In the spirit of St. Francis, the Sisters of St. Francis of Philadelphia are a hospitable face of our Church as we continue to meet and share meals and culture with our Muslim sisters and brothers from the Zubaida Foundation. In this ongoing relationship, we choose to live and act as instruments of peace and strive to be a sign encouraging others to do the same. To broaden our understanding of Islamic culture, the Advocacy Committee of the Sisters of St. Francis of Philadelphia has begun a relationship with the Zubaida Foundation in Yardley, Pennsylvania. We have met together five times to develop friendships, to share cultural experiences, and to reflect on our shared history.
Visit Website » Organizations: Sisters of St. Francis of Philadelphi
June 26th is United Nations International Day in Support of Torture Victims. Several years ago, religious and human rights organizations in the United States declared the month of June to be Torture Awareness Month as a way to provide greater visibility to this issue and provide an opportunity for coordinated efforts across the country.
This will be a pivotal year in NRCAT's work to end the use of torture, as we recognize the degree to which torture has taken root in American culture and consciousness.
We have become a people:
- who applaud when high-ranking government officials openly advocate for the use of torture or admit to having authorized it;
- of whom roughly half believe that torture is often or sometimes justified to gain information from terrorists (see this poll and p. 27 of this one);
- who accept the long-term solitary confinement of tens of thousands of men and women in our domestic prisons;
- who exhibit increasingly hostile attitudes toward our Muslim brothers and sisters, fostering an environment that denies our common humanity and lays the foundation for violence and even torture; who accept our politicians' calls to "look forward, not backward" and avoid the deeply spiritual work of repentance, redemption and national healing.
Under the theme "2012 - Confronting the Culture of Torture," NRCAT is highlighting the following aspects of our work as opportunities for congregations, religious organizations and people of faith to mark Torture Awareness Month:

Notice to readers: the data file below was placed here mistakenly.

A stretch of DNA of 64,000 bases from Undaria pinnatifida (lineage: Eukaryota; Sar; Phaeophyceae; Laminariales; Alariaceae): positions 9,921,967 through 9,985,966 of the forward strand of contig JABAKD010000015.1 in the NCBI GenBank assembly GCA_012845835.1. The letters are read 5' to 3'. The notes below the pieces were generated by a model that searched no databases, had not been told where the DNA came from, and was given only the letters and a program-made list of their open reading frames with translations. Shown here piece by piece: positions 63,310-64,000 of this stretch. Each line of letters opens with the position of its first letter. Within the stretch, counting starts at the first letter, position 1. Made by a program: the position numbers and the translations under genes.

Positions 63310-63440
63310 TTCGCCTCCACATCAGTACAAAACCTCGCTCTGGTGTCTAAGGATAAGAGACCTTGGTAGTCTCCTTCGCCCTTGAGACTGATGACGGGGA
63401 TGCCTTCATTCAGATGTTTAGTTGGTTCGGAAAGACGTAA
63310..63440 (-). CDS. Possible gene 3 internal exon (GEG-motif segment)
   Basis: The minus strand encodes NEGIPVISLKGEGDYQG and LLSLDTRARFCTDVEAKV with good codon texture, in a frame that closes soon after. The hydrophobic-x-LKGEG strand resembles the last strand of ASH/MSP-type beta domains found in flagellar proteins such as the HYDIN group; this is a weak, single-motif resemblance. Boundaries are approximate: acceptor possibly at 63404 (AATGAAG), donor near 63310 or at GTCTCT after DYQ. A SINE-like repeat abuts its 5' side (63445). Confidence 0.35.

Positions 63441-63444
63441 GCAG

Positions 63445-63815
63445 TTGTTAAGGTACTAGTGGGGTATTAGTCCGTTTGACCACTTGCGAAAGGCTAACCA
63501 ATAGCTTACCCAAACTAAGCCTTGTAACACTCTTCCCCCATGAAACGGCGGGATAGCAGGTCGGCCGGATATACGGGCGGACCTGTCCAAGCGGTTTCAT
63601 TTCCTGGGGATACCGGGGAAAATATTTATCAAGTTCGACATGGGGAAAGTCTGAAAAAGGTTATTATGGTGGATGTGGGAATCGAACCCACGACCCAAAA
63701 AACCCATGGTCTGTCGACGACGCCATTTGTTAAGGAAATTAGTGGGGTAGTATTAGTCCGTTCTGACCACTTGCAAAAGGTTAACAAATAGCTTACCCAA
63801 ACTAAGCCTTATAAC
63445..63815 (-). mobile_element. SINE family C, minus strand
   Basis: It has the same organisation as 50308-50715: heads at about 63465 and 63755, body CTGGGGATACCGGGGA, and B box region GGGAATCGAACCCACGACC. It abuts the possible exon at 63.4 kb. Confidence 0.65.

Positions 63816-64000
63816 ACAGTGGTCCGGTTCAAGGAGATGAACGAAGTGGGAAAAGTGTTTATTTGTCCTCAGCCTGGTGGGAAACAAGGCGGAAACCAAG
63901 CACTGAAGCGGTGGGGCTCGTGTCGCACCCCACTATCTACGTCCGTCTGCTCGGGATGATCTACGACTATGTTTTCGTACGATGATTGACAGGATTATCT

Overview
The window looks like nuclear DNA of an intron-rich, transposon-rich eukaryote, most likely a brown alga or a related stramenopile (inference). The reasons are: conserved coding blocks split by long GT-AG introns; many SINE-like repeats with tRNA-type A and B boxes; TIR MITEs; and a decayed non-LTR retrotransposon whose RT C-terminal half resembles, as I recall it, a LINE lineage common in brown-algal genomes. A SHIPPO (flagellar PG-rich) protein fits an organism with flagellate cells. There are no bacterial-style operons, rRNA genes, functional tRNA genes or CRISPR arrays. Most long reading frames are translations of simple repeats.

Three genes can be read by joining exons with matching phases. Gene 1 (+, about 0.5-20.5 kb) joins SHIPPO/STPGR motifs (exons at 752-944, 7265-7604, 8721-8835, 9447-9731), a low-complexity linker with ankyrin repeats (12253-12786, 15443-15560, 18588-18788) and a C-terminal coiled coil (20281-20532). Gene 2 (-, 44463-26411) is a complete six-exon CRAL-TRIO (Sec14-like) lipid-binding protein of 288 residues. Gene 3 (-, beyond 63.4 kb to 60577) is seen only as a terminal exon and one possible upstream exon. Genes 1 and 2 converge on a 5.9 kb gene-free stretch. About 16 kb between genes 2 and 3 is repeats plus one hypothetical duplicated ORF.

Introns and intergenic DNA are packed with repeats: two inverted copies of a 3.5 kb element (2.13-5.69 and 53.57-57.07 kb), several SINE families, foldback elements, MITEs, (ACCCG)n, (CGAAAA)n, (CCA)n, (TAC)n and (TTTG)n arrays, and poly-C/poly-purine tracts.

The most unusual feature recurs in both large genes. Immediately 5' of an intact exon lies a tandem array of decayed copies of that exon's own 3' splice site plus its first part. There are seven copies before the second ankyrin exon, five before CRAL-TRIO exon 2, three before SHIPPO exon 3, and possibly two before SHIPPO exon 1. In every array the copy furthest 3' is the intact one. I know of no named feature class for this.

Visit Website » Organizations: National Religious Campaign Against Torture
- Push back against the public advocacy of torture with a faith-based response
- Repeal indefinite detention
- End prolonged solitary confinement
- Combat anti-Muslim bigotry
- Pursue accountability for U.S.-sponsored torture
To foster and build understanding, respect and trust is a challenging and urgent task in our increasingly complex and global society. Promoting peaceful co-existence is a global priority in a world where the focus is often on fear. Accepting each other's religious expression brings us together as a community and creates a voice for a hopeful future.
The Tri-Faith Initiative of Omaha, Nebraska, is meeting this challenge. Members of the three Abrahamic faiths - Judaism, Christianity and Islam are committed to promote mutual respect and uphold the right to proclaim one's own religion and serve God in his/her own way.
To advance this mission, the Tri-Faith Initiative has set an ambitious course to build a Center to co-locate with Temple Israel, a new Episcopal church and the American Institute of Islamic Studies and Culture. These four buildings will form a multi-faith neighborhood of collaboration. The Tri-Faith Center will open its doors to all people in Omaha, the heartland and ultimately the global community. Mutual respect and acceptance is a vital and urgent need.
Visit Website » Organizations: TriFaith Initiative, Temple Israel, American Institute of islamic Studies and Culture, Epsicopal Diocese of Nebrask
Organized annually by The Foundation for Ethnic Understanding (FFEU) in cooperation with the World Jewish Congress and the Islamic Society of North America, the Weekend of Twinning is an annual initiative based on synagogues, mosques and Muslim and Jewish student and young leadership groups forming partnerships and holding joint programs together with the goal of building ties of communication, reconciliation and cooperation between Muslims and Jews.
This year's Weekend of Twinning will take place November 16-18.
Since 2008, The Weekend of Twinning has grown into the world's largest Muslim-Jewish conversation. Last year's twinning included bringing together members of over 100 mosques and 100 synagogues with the participation of 250 Muslim and Jewish organizations in 26 countries on 4 continents.
Visit Website » Organizations: Foundation for Ethnic Understanding, Council of Islamic Organizations of Michigan, Bukharian Jewish Community, Jamaica Muslim Center, Islamic Society of North America, Muslim Public Affairs Council, Islamic Society of North Americ